Since our last monthly update, we have covered diverse topics through our blogs including our sample distribution and the risk that climate change poses to the RMG sector in Bangladesh. This week, we will provide an October 2021 update on the core data from our respondents in Bangladesh.
As the COVID-19 pandemic lingers on, our respondents have been working busily, notching the second-highest tally of monthly hours worked thus far in the study since April 2020. Positively, respondents are also reporting somewhat lower rates of household illness compared to the past two months, and also higher rates of food security. Vaccination rates are also on the rise, if ever so slightly. Let’s see what else changed and what didn’t in the study by the end of October 2021…
Note: Banner photo courtesy of a garment worker in Bangladesh; numbers in graphs may not sum to 100% due to rounding.
Similar to the preceding month in September, 85% of respondents reported going to work in October 2021. The share of women vs. men reporting going to work in October was also similar to what was reported in September, with 83% of women saying they worked compared to 91% of men. Typical work hours were 275 for all respondents, which is slightly higher than the 267 reported in September (and as already noted, the second-highest amount of typical monthly hours worked since April 2020, with only June 2021’s typical monthly hours being higher). In terms of typical hours worked for women and men specifically, they continued to report similar work hours in October in comparison to what has been reported in the past few months.
Of the respondents who did not go to work for at least one full week during the month of October 2021, 54% reported the reason for not going to work was because they quit, somewhat higher than the 45% reported in September.
The median salary payment for garment workers in October 2021, Tk. 11,000, was in line with previous months. Women reported a median salary payment of Tk. 11,000 whereas men reported a median salary of Tk. 12,270. In October, 58% of the salary payments were digital and slightly more than 41% were in cash (and a small handful of salaries were paid via both methods), roughly conforming to what has been reported in the past few months.
Digital Payments and Financial Transactions
The share of workers reporting transferring money to people outside of their household was 19% in October, in line with what was reported in September.
There are no important changes in terms of the frequency of digital transactions. Cash continues to be the preferred method when it comes to intra-household transfers as well as repaying loans. Unlike the previous months (August and September) where cash was also the preferred method when it comes to receiving loans, “credit” was the most preferred method this month with 43% of the respondents reporting using this method (37% used cash), largely driven by food purchases made on credit which was the highest source of loans this month at 46%. Digital payments are most commonly used to transfer money to people outside the household (as opposed to cash). In the month of October though, while the share of workers reporting this type of transaction remained steady at 19%, the digital share went down to 47% (from the 58% reported in the previous month).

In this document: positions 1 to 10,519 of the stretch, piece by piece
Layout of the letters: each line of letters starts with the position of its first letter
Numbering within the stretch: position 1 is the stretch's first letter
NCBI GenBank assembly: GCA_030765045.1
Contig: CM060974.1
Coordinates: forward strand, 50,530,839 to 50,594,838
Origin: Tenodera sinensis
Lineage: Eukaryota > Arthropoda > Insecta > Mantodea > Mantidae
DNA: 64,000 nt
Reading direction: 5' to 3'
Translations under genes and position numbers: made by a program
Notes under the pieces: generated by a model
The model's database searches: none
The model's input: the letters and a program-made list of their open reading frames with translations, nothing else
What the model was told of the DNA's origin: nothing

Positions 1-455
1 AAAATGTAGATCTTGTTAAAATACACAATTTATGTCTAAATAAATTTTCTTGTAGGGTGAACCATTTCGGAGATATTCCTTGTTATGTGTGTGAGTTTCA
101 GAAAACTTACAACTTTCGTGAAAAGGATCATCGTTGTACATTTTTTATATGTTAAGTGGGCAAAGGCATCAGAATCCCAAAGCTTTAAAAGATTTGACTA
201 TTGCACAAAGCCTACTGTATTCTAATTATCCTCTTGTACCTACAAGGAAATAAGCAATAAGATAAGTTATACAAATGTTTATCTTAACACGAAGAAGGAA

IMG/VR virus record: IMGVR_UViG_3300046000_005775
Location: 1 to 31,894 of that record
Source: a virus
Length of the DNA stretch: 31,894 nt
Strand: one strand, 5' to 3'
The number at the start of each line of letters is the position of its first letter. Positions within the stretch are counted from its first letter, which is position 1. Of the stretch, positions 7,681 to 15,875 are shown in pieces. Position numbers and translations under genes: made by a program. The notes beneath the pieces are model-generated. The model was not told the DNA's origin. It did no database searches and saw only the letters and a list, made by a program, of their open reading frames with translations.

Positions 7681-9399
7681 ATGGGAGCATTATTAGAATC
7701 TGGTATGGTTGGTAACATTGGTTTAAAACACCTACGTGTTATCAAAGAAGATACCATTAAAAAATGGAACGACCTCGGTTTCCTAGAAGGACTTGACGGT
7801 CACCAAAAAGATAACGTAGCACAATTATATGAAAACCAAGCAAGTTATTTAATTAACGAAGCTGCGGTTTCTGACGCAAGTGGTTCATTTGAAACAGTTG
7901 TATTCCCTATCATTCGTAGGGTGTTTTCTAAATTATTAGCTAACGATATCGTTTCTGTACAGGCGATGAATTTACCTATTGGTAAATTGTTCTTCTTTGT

Food Security and Household Illness
The food security rates as reported by respondents for the heads of households, their children and the workers themselves have steadily improved over the past few months. Across the board, October’s food security rates represented the best yet in the study since we began keeping track in April 2020. Specifically, this means that only 14% of workers said that they’d not been eating enough, and that only 13% and 10% of heads of households and children, respectively, had not been eating enough. But we’ll keep watching, hoping that number nudges ever closer to zero for everyone.
Household illness rates have been fluctuating and are now down compared to the past two months: the overall reported household illness rate for October was 24%, lower than the 30% and 28% reported in September and August, respectively. The rate of household illness reported by women continues to be higher compared to what men report, with 27% of women reporting a household illness in October (30% in September) compared to 12% of men who reported a household illness in October (22% in September).
COVID-19 Vaccination Rates
Among all respondents who have participated in our study since January 2021 (which is when the COVID-19 vaccine became publicly available in Bangladesh), just under 12% had been vaccinated against COVID-19 by the end of October 2021. And from August to October, the monthly share of respondents getting vaccinated has hovered around 3%-4%. Continuing at this rate, it would be sometime in late 2023 or early 2024 when our entire respondent pool will have received the vaccine.
The data are drawn from interviews with about 1,300 workers interviewed weekly from October 2020 to October 2021. The number of worker responses in a particular month varies depending on interview participation rates throughout the month but were never below 1,244 during this period. These workers are employed in factories spread across the five main industrial areas of Bangladesh (Chittagong, Dhaka City, Gazipur, Narayanganj, and Savar). Just over three-quarters of the working respondents are women, roughly representative of workers in the sector as a whole.